Last week I had the blessing to be in Tulsa, Oklahoma to participate in the consecration (or ordination) service for the newest bishop for my denomination. The service was very beautiful and one I won’t forget. Even as I sit and write this a week later I can still sense the ripples of what I experienced that evening. I want to try to paint a picture of it for you…
The nave (sanctuary) of the parish is done in darker, neutral tones. It is a more-or-less rectangular room with the chairs in a fan-shape around a small, elevated altar area. The center part of the wall behind the altar is a projection screen, from ceiling to floor. Images, song lyrics, and the parts of the liturgy will flow across it throughout the evening. The band is positioned on the floor, stage right of the altar; the lectern is positioned on the floor, stage left of the altar.
The congregation was seated, the bishops and the ordinand (the one being ordained) were lined up outside the nave, and the amazing band (which I heard practice that afternoon!) was poised. At the appointed time the lead archbishop stood in front of the congregation in full robes and gave them a brief synopsis of the service. After the archbishop’s brief “disclaimer,” the service began in earnest…
…with the “Prelude” from J.S. Bach’s Suite No. 1 in G major for unaccompanied cello! Imagine the sheer delight in the spirit of this musicologist bishop! I caught a glance at my wife (who was acting as the coordinator for the service) and she had a huge smile on her face. She looked at me and I returned the large grin! I leaned against wall, closed my eyes, and began to breathe in the beautiful sound that was emanating from the adjacent room. I know the “Prelude” isn’t a long piece, so I soaked it in.
When the final strains finished reverberating in the nave, the worship leader invited the congregation to stand and direct their focus to the Lord. The band led into my favorite hymn, “All Creatures of Our God and King,” and the processional began!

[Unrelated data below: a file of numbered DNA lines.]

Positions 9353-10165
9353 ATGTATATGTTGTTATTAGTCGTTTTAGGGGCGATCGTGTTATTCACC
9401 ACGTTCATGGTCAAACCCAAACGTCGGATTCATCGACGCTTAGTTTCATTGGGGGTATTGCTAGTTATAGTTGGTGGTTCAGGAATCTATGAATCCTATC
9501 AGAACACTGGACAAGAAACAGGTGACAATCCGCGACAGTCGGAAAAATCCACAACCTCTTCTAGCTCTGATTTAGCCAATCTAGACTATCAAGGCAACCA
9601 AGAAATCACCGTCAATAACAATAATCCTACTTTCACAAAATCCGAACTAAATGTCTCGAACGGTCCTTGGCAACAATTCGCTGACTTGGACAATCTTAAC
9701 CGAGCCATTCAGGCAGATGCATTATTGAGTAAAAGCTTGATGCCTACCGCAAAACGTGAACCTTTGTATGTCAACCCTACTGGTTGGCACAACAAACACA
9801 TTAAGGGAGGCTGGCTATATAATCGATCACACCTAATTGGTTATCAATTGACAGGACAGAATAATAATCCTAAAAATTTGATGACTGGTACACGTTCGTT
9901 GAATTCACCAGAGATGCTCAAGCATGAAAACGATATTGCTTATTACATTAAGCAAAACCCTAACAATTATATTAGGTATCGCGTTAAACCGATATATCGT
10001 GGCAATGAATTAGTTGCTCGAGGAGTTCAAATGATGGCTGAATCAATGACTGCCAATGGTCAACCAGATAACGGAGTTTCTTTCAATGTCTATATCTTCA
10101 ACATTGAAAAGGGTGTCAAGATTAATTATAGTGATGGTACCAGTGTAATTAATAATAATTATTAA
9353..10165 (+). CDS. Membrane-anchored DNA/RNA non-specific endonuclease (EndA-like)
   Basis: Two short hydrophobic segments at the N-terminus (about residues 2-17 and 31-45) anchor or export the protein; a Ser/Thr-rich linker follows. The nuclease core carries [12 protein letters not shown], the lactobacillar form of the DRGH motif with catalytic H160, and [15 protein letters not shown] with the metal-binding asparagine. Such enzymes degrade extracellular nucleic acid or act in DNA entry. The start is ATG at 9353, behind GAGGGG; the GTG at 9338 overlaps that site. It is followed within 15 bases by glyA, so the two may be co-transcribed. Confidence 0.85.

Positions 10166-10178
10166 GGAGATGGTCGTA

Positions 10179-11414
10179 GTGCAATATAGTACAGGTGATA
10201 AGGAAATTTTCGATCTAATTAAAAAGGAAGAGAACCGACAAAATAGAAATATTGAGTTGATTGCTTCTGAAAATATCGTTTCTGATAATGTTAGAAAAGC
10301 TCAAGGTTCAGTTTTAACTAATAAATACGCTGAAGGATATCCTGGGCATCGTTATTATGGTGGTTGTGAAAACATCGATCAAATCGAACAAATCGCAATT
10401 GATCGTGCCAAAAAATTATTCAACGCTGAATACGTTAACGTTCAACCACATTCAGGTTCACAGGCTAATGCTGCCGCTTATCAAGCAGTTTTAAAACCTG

The bishops and ordinand followed the processional cross and the Gospel book to the front of the nave, took their positions on the front row, and joined the congregation in singing.
The various portions of the liturgy flowed smoothly from one section to the next. It was a delightful ballet of Scripture, prayer, action, and song. The four Scripture lessons were read by friends of the ordinand. The “Prayers of the People” litany was offered as a song. The archbishop’s homily called us to unity – to focus on the things that unite us as the Body of Christ. Following the homily, the ordinand prostrated himself before the altar for a time of prayer. The band played instrumentally a first, later adding in the lyrics, which focus on a death to self and life in God. Afterwards, he knelt before the bishops, who laid their hands upon him and asked God’s blessing upon the ordinand and to make the ordinand a bishop in the Church.
After the formal prayers, several of the bishops offered extemporaneous prayers for the ordinand, some praying in tongues (we are a charismatic denomination, after all!), others adding their agreement by saying, “Amen.” Following this time the bishops invested the newly-ordained bishop with the robes and insignia of his new office. The freshly-minted bishop was then greeted by applause from the congregation.
The Eucharist was truly a time of thanksgiving, both for the redemptive actions of Jesus Christ and for the life and ministry – past, present, and future – of the new bishop. The evening was a joyful celebration and one in which I am very grateful to have been a participant.
Now, comes the question: Why have I told you all of this and what does this have to do with ancient-future and/or worship?
So, there we were – a group of people who came from a variety of Christian traditions, backgrounds, and ethnicities – following an ancient Christian tradition of calling and setting apart one of our own for the service of God in a nave that used cutting-edge technology, singing songs that span twelve centuries of history, raising our hands, bowing with reverence before the altar, dancing and swaying, and praising the name of the Triune God! Bishops and hipsters, stay-at-home moms and techies, white-collar business people and blue-collar workers – all offered thanksgiving that night…and it was wonderful!
When we bless the ties that bind and cast aside those things which so can weigh us down and cause division (Hebrews 12:1) we will experience the manifestation of the presence of God in our midst. This can happen in cities and countrysides all around the world. The question I pose back is: Will we join in this endeavor? Will we harness guitars and robes, ancient hymns and modern choruses, written prayers and extemporaneous petitions, coffee shops and cathedrals to do it? Will we utilize the ancient in the present to call forth the future? (For more, see “Ancient-Future Worship“)
Remember: It’s not just about music and orders of service – it is about a lifestyle, a living, breathing spirituality, that will bring us closer to God and each other, as members of the Body of Christ.
The Lord be with you…
Bishop Ryan Mackey is a contributor for TalkingWorship.com. Mackey is Professor of Music History and Technology at Central Christian College of Kansas and an Auxiliary Bishop in Province USA of the Communion of Evangelical Episcopal Churches. His passions include teaching on and incorporating the historic traditions of the Church in contemporary practices.